On 9/10/2019 6:48 PM, Tom Kunich wrote:
On Sunday, September 8, 2019 at 1:09:54 PM UTC-7, Sir Ridesalot wrote:

I can stop my FULLY LOADED cantilever brake touring bike or my cantilever equipped MTB very well in the dry or in the wet. Indeed the limiting factor of braking with my cantilever brakes isn't the stopping power of the brakes but is the road surface. On many roads and trails my tires will start sliding because the cantilever brakes are capable of locking them up.

Cheers

Well, I have a touring bike and two gravel bikes with cantilevers. I don't ride very hard of the touring bike so it can stop. But on the gravel bikes I switched one to high end V-brakes and the other to hydraulic disks. Coming down steep descents a cantilever required the arm strength of a gorilla.

It could have been your setup, or your choice of brake shoes. As Sheldon
and others have pointed out, one can adjust the mechanical advantage of
many cantilever brakes. Those on our tandem are set up for higher
braking force, by shortening the straddle cable. The tradeoff is less
travel, just as the laws of physics predict, so I have to be sure the
wheels are true. But except for one loaded tour, that hasn't been a
problem.

On that tour, after some serious potholes in one town, the rear wheel
was a bit out of true despite its 48 spokes. Unfortunately, with the
wheel so far back and surrounded by panniers, I couldn't hear the scraping.

I wondered why I felt so blasted tired on the last two days of that
trip. When I got the bike in my basement, I realized the answer.


Frank, contrary to your opposing beliefs I am quite familiar with leverage.

Maybe so. But I have cantilever brakes on most bikes, including the
tandem and the touring bike. Even heavily loaded on mountains or very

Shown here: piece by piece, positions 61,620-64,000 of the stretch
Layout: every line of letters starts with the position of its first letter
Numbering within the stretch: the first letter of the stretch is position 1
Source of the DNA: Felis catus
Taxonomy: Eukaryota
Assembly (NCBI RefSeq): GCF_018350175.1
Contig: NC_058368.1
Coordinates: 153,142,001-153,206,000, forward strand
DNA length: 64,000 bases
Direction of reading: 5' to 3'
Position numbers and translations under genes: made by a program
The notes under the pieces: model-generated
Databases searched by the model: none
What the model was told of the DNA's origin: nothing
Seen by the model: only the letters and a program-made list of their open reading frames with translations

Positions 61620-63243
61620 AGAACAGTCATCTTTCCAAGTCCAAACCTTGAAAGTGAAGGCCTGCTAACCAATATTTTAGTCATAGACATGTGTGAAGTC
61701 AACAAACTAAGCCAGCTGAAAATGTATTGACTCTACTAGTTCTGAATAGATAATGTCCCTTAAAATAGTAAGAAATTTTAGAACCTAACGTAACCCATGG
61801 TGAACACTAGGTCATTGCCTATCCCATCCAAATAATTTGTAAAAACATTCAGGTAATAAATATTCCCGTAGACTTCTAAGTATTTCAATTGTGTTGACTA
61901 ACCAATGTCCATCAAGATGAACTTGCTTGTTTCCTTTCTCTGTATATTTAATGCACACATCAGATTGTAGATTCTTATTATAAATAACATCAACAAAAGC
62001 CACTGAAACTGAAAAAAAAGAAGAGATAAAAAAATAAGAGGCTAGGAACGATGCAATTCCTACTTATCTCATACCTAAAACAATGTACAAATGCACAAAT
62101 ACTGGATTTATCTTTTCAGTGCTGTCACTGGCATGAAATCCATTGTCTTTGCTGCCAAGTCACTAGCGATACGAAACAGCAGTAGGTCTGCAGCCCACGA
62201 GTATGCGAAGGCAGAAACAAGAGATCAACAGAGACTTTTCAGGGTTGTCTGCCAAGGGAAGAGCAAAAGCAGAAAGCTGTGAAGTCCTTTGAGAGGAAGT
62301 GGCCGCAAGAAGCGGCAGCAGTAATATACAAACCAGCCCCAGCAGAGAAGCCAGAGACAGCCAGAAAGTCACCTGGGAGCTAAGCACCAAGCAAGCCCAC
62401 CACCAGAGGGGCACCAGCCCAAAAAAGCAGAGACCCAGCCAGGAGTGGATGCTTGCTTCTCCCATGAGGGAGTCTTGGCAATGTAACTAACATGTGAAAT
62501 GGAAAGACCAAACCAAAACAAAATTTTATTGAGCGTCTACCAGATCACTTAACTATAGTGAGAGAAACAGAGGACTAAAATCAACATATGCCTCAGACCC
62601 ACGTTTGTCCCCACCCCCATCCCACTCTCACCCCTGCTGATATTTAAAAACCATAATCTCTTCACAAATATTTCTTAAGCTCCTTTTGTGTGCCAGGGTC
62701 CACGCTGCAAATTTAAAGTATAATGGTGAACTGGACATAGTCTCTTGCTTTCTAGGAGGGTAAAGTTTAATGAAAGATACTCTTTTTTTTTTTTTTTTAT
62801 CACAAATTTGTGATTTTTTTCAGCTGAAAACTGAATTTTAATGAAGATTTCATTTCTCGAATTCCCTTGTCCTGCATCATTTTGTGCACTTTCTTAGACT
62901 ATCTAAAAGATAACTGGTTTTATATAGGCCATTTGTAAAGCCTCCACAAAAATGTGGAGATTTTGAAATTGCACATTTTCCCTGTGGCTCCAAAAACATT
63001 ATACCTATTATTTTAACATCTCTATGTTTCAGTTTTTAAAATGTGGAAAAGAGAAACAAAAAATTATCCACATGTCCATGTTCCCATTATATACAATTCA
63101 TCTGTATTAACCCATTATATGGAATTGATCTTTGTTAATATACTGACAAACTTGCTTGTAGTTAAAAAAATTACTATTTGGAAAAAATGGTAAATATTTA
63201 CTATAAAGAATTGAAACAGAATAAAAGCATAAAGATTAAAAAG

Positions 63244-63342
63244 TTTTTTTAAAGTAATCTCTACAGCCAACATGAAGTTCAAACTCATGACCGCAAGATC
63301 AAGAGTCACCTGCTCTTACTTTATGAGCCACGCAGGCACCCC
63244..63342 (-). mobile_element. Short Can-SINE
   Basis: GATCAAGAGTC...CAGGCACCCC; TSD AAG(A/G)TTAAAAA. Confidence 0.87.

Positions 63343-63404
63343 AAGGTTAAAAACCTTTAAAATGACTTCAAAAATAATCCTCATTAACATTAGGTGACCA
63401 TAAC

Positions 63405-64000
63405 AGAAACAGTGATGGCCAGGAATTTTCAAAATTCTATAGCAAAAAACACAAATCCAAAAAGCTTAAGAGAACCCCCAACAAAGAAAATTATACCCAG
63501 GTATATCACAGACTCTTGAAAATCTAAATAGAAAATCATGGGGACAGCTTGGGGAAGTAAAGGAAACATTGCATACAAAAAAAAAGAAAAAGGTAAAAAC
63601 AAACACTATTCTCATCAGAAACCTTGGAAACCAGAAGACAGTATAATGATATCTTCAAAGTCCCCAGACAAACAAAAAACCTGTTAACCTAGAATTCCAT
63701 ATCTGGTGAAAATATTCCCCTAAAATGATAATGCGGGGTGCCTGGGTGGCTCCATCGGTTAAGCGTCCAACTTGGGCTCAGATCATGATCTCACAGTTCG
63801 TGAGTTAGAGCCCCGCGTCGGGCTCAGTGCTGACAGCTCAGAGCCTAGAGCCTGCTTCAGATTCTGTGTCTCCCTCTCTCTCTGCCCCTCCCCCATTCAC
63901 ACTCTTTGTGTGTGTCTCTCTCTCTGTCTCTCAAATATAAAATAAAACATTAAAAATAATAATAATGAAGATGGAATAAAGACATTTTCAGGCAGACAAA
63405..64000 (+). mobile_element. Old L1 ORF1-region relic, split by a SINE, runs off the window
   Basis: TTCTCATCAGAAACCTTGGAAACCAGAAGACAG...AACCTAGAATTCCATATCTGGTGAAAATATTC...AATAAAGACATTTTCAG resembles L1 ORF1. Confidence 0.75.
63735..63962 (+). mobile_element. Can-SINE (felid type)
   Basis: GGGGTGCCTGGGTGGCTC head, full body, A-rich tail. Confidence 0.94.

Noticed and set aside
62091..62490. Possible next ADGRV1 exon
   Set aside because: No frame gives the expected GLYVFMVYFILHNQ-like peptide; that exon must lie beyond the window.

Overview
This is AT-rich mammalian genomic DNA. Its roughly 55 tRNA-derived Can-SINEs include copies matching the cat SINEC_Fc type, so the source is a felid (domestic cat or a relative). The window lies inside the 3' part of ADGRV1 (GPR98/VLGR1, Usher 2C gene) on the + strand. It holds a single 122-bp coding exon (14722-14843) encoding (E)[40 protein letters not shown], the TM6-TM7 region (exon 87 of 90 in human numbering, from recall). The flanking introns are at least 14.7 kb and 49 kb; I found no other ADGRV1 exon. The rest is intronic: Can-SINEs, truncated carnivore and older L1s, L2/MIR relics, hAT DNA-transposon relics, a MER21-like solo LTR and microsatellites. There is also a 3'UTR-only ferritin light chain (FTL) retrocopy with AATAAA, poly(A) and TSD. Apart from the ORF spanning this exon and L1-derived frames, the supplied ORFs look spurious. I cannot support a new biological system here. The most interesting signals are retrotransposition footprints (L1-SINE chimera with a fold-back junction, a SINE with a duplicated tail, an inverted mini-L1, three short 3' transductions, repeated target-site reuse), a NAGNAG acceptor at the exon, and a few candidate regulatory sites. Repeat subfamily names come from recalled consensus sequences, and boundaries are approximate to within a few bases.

steep hills (over 15%) I've always stopped fine. I don't have "the arm
strength of a gorilla."

--
- Frank Krygowski


I assume therefore that you use a very soft shoe compound that wears away rapidly.


On most bikes I use Kool-Stop Salmon pads. Interestingly, our tandem has
grey-colored Kool-Stop pads instead, I don't remember why.

We rode the tandem on today's club ride. The leader asked at the
beginning "Does anyone object to a really steep downhill?" It turned out
to be a 20% grade, judging by my USGS map (0.025" spacing on 10 foot
contour lines on a 1:24,000 map).

Yes, on that downhill I was squeezing hard, but I had no trouble
controlling my speed or coming to a complete stop while still on the slope.

My brake shoes last a long, long time. I think I must brake a lot less
than some people. After all, it does waste energy.


Must be some brutal downhills there in Ohio. https://en.wikipedia.org/wiki/Campbell_Hill_(Ohio)

I blew a front tire on a tandem descending this on a hot day: https://www.youtube.com/watch?v=-NPqQptjbF0 That's only 1300 feet of descending. I couldn't imagine a rim-brake tandem with no disc or drag brake on the stuff I ride with my son in SLC -- or riding something like Mt. Hamilton or Diablo down in TK territory. https://media-cdn.tripadvisor.com/me...ad-to-lick.jpg

-- Jay Beattie.